apu hank azaria
© Alamy; Getty Images
Hank Azaria apologized to "every single Indian person" for voicing Apu on "The Simpsons," during an interview with Dax Shepard for his podcast "Armchair Expert" on Monday.
Hank Azaria is doing the work.

In an interview with Dax Shepard on his podcast "Armchair Expert," the 56-year-old actor revealed that he's on a major guilt trip over his longtime role as Kwik-E-Mart shopkeeper Apu Nahasapeemapetilon on "The Simpsons."

Azaria, who no longer voices the controversial character, says he's taking some unconventional steps to find out why his portrayal was offensive toward the Indian community.

"I was speaking at my son's school, I was talking to the Indian kids there because I wanted to get their input," Azaria told Shepard during Monday's podcast.

"A 17-year-old ... he's never even seen 'The Simpsons,' but knows what Apu means. It's practically a slur at this point. All he knows is that is how his people are thought of and represented to many people in this country," said Azaria, who voices a number of other recurring characters on long-running cartoon, including barman Moe Szyslak, police Chief Wiggum and the snark-filled "Comic Book Guy." He also stepped down from voicing Carl Carlson, a black character.

"With tears in his eyes," according to Azaria, the teen asked him to pass the message on to his Hollywood colleagues.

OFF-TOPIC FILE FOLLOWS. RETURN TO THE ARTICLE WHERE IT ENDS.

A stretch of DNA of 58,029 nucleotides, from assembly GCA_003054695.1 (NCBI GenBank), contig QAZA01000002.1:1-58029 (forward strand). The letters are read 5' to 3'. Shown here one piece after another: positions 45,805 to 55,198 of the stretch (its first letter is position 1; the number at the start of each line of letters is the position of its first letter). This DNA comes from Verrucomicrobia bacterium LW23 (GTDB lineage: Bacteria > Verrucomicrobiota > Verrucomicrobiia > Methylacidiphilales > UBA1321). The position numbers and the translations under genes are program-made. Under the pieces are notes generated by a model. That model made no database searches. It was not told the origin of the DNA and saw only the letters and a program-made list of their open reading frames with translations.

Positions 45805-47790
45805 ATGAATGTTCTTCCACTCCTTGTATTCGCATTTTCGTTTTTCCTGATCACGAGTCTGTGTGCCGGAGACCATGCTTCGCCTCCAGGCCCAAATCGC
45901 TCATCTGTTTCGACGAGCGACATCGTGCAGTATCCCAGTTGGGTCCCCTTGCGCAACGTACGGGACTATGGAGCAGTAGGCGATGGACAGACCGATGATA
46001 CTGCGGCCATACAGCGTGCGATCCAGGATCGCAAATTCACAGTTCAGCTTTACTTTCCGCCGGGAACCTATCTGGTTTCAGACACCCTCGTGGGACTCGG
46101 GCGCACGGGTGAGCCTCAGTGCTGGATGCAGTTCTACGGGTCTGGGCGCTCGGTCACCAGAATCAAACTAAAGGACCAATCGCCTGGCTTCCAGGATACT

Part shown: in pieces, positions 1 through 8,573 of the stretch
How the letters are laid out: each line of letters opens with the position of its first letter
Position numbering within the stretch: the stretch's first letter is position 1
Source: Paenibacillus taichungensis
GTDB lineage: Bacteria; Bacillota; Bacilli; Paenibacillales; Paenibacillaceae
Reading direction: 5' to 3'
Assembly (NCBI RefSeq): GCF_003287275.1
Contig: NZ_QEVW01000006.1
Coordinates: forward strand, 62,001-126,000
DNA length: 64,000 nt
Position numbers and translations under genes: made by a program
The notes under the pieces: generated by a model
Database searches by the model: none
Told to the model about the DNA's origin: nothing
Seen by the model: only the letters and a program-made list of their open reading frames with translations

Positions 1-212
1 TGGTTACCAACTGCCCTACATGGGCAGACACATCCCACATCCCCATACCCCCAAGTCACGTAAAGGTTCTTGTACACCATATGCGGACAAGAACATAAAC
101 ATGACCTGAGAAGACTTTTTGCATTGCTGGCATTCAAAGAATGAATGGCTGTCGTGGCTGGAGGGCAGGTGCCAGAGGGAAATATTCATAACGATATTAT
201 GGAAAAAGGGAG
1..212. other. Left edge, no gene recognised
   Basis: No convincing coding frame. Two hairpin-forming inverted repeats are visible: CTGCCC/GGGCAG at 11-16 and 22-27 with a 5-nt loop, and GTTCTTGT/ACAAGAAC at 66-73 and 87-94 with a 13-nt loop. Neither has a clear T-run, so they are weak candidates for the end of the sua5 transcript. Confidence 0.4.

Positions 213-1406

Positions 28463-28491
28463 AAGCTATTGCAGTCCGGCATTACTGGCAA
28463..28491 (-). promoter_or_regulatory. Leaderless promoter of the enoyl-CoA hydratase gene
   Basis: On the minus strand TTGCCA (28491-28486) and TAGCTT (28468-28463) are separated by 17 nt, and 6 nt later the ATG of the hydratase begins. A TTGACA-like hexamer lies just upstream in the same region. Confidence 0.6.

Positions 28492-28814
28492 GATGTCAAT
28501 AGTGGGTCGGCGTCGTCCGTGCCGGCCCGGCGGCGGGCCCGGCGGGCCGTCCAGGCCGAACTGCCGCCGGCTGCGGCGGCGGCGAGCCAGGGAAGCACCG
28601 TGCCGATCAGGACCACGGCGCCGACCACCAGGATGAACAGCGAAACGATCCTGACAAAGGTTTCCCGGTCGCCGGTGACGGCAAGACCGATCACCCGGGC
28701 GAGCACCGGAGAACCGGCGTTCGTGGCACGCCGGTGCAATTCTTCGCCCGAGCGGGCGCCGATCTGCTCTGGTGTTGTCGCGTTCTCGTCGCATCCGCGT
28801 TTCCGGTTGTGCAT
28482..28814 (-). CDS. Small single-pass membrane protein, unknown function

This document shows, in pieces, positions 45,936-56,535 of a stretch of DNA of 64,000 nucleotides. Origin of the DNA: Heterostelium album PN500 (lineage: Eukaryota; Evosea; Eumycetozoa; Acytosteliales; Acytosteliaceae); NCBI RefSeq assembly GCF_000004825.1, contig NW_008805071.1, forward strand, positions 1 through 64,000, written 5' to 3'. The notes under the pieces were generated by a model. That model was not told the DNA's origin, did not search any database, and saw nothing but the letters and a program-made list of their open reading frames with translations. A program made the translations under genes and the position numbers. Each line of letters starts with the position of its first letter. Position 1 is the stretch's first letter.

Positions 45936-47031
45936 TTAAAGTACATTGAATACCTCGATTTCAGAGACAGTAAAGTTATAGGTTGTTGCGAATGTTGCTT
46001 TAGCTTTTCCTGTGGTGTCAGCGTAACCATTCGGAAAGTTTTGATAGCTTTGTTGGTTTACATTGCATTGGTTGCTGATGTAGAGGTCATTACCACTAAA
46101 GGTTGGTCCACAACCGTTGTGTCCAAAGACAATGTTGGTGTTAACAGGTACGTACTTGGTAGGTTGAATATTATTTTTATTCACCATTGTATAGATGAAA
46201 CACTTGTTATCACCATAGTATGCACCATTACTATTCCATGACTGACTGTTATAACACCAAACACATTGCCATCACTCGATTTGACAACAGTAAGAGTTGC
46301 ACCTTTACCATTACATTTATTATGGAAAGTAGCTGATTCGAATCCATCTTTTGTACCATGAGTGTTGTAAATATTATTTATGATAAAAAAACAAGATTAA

"Part of me feels like I need to go to every single Indian person in this country and personally apologize," he said. "And sometimes I do."

Since Monday's interview, Hari Kondabolu, an American comedian of Indian descent who first called-out "The Simpsons" over their problematic depiction of Indian immigrants in his 2017 documentary "The Problem with Apu," appears to be making peace with Azaria over the controversy.

On Twitter, Kondabou, 38, wrote, "@HankAzaria is a kind & thoughtful person that proves that people are not simply 'products of their time,' but have the ability to learn & grow."

"Nothing. But. Respect," Kondabolu concluded.


It was just last month that Simpsons creator Matt Groening claimed he is "proud" of the character he'd created, despite calls to have Azaria replaced as the voice of Apu.

"I think the Apu stories are fantastic, and he's one of the most nuanced characters on a silly two-dimensional cartoon show," Groening, 67, told USA Today. "So, yeah, I'm proud of Apu."

As for how the show plans to handle Apu's character going forward, Groening added, "We've got plans for Apu, but we have to see if we can make the stories work ... We're working on something kind of ambitious. That's all I can say."